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Chances are we probably won’t be hearing any hawkish statements from RBNZ Governor Alan Bollard when the central bank releases its interest rate decision tomorrow. My spies over at the Tasman Sea have been on the lookout, waiting to intercept any radio signals about a potential rate hike but so far, nothing has popped up. Unlike the recent hawkish statements of the RBA, it looks like we’ll get another re-run of past dovish comments and an extension of their commitment to keep rates steady at 2.50%.

Recent economic figures just haven’t been up to par. For one thing, inflation remains weak as seen in their first quarter CPI reading of 0.4%, short of the 0.6% consensus. This wasn’t enough to make their annual inflation rate budge from 2%.

Also, consumer spending unexpectedly fell in February, implying that economic recovery is still far from sustainable. Retail sales printed a 0.6% decline instead of posting a 0.2% uptick while the core version of the report showed a 0.9% drop. These are more signs that New Zealand’s economy could still benefit from an even longer period of low interest rates.

Compared to the other commodity dollars, the Kiwi appears to be the weakest link. Both the Aussie and the Loonie have had some pretty amazing runs the past two months or so. After reaching a high of 1.0781 during the first week of February, the USDCAD, then made a strong slide. 800 lovely pips, in fact! Similarly, the AUDUSD has also soared 700 pips to set a new year-to-date high.

Sadly, the Kiwi has lagged behind. During the same period, the NZDUSD only managed to book a gain of a little more than 400 pips, reaching a high of 0.7203.

It appears that both the Aussie and the Loonie got boosts from their respective central banks. Both the Reserve Bank of Australia and the Bank of Canada were quite hawkish during their last monetary policy decisions, making the race for the best currency of 2010 tighter. If the RBNZ holds its stance to maintain its interest rate unchanged until the middle of the year, this will only hinder the Kiwi from making any significant gains, making the gap between Kiwi and the two frontrunners wider.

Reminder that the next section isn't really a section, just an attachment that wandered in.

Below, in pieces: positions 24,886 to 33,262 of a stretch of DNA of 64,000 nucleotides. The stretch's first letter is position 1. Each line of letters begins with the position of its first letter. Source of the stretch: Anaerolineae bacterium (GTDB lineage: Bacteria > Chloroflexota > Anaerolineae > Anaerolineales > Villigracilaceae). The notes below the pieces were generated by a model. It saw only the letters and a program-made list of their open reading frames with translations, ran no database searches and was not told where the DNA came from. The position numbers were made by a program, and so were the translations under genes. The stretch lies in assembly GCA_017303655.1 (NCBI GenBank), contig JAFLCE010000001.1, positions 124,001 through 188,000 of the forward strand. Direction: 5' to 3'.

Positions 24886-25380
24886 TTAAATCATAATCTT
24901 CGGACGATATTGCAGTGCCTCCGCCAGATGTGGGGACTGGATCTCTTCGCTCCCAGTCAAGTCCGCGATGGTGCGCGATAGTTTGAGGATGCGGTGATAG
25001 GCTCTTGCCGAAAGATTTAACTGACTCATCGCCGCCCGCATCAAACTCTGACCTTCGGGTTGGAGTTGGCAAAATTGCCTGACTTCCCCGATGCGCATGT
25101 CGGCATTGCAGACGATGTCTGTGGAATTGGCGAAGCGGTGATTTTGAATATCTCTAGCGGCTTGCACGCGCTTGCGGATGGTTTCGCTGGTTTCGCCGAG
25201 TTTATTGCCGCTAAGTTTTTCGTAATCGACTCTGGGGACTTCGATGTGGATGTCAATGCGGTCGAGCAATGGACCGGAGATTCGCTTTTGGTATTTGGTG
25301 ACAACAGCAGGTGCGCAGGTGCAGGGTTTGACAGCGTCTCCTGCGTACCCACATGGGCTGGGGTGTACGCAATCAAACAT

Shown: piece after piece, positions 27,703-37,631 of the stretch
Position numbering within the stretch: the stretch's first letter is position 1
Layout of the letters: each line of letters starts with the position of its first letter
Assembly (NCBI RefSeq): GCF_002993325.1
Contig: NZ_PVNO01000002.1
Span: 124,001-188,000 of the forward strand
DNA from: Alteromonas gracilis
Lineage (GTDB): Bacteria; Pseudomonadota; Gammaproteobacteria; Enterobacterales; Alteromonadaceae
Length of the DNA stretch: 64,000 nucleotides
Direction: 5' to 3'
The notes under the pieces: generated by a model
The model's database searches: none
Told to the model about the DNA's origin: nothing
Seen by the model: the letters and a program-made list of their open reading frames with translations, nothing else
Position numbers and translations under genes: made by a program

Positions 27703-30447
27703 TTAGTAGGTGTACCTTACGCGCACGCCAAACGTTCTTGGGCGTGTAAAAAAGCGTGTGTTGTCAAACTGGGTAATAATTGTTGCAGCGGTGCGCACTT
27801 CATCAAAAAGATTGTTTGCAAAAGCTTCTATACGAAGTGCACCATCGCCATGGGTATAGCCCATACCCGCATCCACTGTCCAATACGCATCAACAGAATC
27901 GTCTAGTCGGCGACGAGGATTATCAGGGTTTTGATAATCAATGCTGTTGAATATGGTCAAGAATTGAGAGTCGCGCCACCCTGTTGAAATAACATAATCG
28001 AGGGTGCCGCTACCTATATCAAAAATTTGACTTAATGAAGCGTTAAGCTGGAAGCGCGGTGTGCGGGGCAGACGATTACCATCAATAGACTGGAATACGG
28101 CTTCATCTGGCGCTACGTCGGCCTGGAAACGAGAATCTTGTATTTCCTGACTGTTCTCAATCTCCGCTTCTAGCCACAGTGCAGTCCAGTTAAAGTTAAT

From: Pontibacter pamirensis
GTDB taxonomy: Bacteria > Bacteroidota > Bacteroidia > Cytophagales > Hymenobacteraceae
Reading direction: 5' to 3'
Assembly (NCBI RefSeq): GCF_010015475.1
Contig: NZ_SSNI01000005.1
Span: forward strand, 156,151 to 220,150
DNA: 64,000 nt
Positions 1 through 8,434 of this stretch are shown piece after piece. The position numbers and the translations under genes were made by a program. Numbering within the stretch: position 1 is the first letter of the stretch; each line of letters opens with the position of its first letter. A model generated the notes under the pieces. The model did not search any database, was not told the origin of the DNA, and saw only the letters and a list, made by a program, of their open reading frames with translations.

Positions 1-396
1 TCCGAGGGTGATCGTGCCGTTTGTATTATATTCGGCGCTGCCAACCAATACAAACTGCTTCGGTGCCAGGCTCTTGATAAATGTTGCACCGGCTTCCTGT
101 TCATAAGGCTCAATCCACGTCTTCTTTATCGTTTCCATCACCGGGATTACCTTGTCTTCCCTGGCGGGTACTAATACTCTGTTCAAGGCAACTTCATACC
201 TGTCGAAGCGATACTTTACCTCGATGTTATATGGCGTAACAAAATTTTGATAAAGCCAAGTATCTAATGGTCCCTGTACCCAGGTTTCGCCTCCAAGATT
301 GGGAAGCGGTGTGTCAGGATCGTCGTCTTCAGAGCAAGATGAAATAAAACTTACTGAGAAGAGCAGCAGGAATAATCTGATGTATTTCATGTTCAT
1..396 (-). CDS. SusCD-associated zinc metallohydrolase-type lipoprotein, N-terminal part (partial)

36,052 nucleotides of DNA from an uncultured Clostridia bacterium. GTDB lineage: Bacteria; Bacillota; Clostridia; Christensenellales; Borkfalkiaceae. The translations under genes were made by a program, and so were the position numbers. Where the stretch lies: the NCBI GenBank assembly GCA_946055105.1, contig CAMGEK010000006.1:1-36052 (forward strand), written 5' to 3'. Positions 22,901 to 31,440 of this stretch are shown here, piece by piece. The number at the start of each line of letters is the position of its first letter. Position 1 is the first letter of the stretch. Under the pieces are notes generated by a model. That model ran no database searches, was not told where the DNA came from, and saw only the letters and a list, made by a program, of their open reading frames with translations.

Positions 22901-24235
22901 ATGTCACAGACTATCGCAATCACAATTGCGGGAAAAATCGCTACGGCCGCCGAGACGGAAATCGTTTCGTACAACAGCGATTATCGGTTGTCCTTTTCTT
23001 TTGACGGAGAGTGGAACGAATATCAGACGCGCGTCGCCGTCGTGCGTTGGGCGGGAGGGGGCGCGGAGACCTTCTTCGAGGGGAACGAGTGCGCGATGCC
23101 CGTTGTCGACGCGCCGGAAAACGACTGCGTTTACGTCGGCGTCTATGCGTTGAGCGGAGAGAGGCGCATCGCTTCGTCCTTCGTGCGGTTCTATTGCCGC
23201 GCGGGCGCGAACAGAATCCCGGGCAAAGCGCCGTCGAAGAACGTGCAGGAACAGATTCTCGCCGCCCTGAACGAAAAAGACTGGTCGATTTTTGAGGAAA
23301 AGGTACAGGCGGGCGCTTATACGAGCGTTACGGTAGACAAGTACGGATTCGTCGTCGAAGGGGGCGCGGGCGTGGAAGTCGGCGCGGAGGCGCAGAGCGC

Still, I can’t help but wonder what will happen once the bank’s commitment to keep rates unchanged expires on July. Remember, the bank assured the market that it will be keeping rates at 2.50% until the middle of this year way back in January. Will we see the RBNZ drop the commitment completely? Or will they carry on with their dovish ways?

Given how unstable the recovery is in New Zealand, it seems that the bank will favor a wait-and-see stance rather than “go hawk” like the Bank of Canada. New Zealand’s economic horizon still remains particularly cloudy, and with inflation unable to bust past 2.0%, policy makers have no real reason to hike rates. As close as New Zealand is Australia, their economies are still two very different things.

For now, all we can do is hope… Hope that, once the smoke clears, the RBNZ can finally comfort the markets and say that things are looking up for New Zealand.